Human Rights Watch nimmt zu den langjährigen Haftstrafen gegen die sieben führenden Bahá’í wie folgt Stellung:
The Iranian judiciary should set aside any judgments issued in closed judicial proceedings against seven Baha’i leaders and release them immediately given that no evidence appears to have ever been presented against them, and they have not been given a fair and public trial, Human Rights Watch said today.
The authorities arrested the seven in May 2008 and severely restricted their access to lawyers and their families. Government officials reportedly informed one of their lawyers in recent days that Branch 28 of the Revolutionary Court had sentenced each of the seven to 20 years in prison on charges that include propaganda against the state and espionage.
“For more than two years now the Iranian authorities have utterly failed to provide the slightest shred of evidence indicating any basis for detaining these seven Baha’i leaders, let alone sentencing them to 20 years in prison,” said Joe Stork, deputy director of the Middle East division at Human Rights Watch.
The Baha’i faith originated in Iran in the 19th century and today has approximately 300,000 followers in that country. The Iranian government considers Baha’is to be apostates from Islam and bars them from openly practicing their faith. Baha’is face discrimination in higher education and many areas of employment. Since the establishment of the Islamic Republic in 1979, security forces have arbitrarily arrested and detained hundreds of Baha’is on purported national security charges.
In the current case, security forces arrested six leaders of Iran’s Baha’i community at their homes in Tehran on May 14, 2008. The six are Fariba Kamalabadi, Jamaloddin Khanjani, Afif Naeimi, Saeid Rezaie, Behrouz Tavakkoli, and Vahid Tizfahm. The authorities had arrested the seventh, Mahvash Sabet, the group’s secretary, on May 5 in Mashhad, in northeast Iran, when he responded to a summons from the Intelligence Ministry.
After holding the seven in Evin Prison for 20 months without charge, on January 12, 2010, officials brought charges that included spying, “propaganda against the state,” “collusion and collaboration for the purpose of endangering the national security,” and “spreading corruption on earth.” Authorities did not allow the five men and two women to post bail and allowed only limited visits from family members and lawyers. Their trial began January 12 and consisted of six brief closed-door hearings, the last on June 14.
Judge Mohammad Moghiseh conducted the trial at Branch 28 of the Revolutionary Court in Tehran. He also has presided over proceedings in the cases of numerous individuals unlawfully detained during peaceful protests against the results of the June 12, 2009 presidential election.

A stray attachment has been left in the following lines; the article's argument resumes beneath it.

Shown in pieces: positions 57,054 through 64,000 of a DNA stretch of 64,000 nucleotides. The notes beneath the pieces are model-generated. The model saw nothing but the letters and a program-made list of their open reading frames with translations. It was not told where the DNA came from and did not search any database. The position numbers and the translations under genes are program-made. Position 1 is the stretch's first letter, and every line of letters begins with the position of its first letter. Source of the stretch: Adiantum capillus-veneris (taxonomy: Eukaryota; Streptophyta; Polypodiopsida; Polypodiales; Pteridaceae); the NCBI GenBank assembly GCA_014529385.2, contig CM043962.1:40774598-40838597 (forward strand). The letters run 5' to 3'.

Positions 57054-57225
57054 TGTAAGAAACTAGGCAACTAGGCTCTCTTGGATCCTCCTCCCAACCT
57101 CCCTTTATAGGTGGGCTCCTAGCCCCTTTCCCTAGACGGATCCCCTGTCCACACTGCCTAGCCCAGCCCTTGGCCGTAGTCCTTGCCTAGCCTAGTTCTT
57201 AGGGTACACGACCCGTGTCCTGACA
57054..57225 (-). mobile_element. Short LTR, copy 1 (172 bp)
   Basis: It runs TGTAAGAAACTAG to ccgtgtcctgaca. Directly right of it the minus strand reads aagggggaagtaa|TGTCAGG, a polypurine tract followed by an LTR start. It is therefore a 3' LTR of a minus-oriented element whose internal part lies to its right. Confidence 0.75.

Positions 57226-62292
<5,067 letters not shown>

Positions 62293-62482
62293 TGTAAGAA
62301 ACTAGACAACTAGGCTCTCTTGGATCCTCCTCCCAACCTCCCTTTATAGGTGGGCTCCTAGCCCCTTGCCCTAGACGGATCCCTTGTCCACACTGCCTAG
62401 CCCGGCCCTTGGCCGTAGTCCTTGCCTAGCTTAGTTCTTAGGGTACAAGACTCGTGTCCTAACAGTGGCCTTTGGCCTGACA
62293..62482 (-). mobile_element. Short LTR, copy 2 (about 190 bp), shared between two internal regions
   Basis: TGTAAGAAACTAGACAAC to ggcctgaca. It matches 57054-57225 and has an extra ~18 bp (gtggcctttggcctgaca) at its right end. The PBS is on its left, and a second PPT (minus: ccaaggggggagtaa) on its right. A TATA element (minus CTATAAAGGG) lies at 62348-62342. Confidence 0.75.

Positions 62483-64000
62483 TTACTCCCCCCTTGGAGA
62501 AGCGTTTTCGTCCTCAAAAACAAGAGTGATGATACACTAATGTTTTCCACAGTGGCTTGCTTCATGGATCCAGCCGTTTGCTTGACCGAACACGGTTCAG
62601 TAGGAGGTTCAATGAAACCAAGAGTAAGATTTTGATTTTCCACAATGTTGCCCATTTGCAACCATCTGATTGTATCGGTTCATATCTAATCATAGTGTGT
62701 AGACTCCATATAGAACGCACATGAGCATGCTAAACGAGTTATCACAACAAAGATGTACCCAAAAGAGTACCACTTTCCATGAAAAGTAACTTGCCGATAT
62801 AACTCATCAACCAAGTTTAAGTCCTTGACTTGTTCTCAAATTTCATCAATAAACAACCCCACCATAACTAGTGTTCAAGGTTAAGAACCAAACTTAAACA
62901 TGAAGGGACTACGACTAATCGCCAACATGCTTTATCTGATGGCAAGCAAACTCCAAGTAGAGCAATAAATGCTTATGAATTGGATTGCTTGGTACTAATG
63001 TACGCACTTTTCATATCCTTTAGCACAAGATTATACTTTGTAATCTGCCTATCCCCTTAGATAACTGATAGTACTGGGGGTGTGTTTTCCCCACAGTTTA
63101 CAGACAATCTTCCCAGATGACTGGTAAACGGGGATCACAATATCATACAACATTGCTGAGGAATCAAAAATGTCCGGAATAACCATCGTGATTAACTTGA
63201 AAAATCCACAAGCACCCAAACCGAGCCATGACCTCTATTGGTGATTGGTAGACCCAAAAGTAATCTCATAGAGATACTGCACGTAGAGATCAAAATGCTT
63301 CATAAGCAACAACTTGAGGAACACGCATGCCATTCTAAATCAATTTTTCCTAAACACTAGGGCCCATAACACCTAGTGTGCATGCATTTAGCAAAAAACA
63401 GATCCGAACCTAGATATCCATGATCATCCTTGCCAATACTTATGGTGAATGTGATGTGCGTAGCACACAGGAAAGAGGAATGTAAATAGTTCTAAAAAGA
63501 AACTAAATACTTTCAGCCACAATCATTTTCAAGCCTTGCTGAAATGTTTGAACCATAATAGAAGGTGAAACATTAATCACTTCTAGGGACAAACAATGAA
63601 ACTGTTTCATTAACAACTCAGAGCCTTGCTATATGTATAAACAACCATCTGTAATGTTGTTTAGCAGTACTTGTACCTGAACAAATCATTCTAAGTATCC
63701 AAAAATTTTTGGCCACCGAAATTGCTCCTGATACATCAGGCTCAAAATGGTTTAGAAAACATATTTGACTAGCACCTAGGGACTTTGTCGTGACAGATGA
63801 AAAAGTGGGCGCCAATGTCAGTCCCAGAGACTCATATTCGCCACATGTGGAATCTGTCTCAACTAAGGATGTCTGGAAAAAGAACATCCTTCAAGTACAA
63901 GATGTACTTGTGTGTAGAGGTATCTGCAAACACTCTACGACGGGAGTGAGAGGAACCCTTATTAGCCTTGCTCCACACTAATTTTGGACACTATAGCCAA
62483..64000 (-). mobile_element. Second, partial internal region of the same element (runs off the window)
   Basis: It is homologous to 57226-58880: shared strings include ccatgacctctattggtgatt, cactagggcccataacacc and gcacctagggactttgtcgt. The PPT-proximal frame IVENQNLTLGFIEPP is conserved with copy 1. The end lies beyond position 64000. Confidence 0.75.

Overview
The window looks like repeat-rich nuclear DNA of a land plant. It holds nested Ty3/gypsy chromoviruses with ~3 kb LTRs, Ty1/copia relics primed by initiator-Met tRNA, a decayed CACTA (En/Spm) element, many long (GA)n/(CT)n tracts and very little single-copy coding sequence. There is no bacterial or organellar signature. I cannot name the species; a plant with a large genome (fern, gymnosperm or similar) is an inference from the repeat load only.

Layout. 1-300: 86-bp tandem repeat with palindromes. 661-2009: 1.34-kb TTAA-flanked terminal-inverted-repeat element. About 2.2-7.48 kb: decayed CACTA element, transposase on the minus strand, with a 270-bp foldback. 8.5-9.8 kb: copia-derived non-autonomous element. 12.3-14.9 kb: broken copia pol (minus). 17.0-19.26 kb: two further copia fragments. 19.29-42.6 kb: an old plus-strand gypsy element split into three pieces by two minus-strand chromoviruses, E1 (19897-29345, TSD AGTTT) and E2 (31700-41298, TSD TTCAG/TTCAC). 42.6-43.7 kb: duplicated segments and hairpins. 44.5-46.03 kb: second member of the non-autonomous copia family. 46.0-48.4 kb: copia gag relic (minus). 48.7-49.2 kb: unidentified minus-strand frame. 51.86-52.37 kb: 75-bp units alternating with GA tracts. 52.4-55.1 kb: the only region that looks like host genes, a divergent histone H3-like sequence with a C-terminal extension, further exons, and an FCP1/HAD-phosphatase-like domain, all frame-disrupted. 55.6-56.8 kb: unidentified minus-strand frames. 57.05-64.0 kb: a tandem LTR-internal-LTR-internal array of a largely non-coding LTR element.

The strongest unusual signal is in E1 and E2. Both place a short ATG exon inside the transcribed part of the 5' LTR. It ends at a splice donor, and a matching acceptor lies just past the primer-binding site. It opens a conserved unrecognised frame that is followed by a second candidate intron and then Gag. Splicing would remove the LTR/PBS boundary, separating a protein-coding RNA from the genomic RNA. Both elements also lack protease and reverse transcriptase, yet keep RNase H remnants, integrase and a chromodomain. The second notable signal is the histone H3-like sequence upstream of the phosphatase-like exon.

The United Nation’s Office of the Baha’i International Community in Geneva reported that on August 9 authorities transferred the seven from Evin to Raja’i Shahr (also known as Gohardasht), a prison 20 kilometers west of Tehran. If true, this would suggest that they have been convicted and will serve their sentences in another prison.
Over the past two years, Human Rights Watch has repeatedly called on Iranian authorities to release the seven leaders due to government’s inability or unwillingness to provide reasonable evidence warranting detention.
Government restrictions prevent Iranian Baha’is from openly practicing their faith or administering a National Spiritual Assembly, as they do in most other countries where Baha’i communities exist. Instead, Iran’s Baha’is have formed an informal coordinating body known as the Friends of Iran. The seven who were detained are leaders and the secretary of this coordinating body.
The International Covenant on Civil and Political Rights, to which Iran is a party, requires Iran to ensure that everyone facing a criminal charge has a “fair and public hearing by a competent, independent and impartial tribunal” and that they have “adequate times and facilities for the preparation of their defence” and to communicate with the lawyer of their choosing.
During a review in February of its human rights record before the United Nations Human Rights Council, Mohammad Javad Larijani, the head of Iran’s UN delegation, stated that “no Baha’i in Iran is prosecuted because he is a Baha’i,” and the government rejected recommendations put forth by other governments calling for “an end to discrimination and incitement to hatred vis-à-vis the Baha’i.”
“Iran should take concrete steps that show it is committed to protecting the fundamental rights of Baha’is,” Stork said. “The immediate and unconditional release of the seven Baha’i leaders would be a good start.”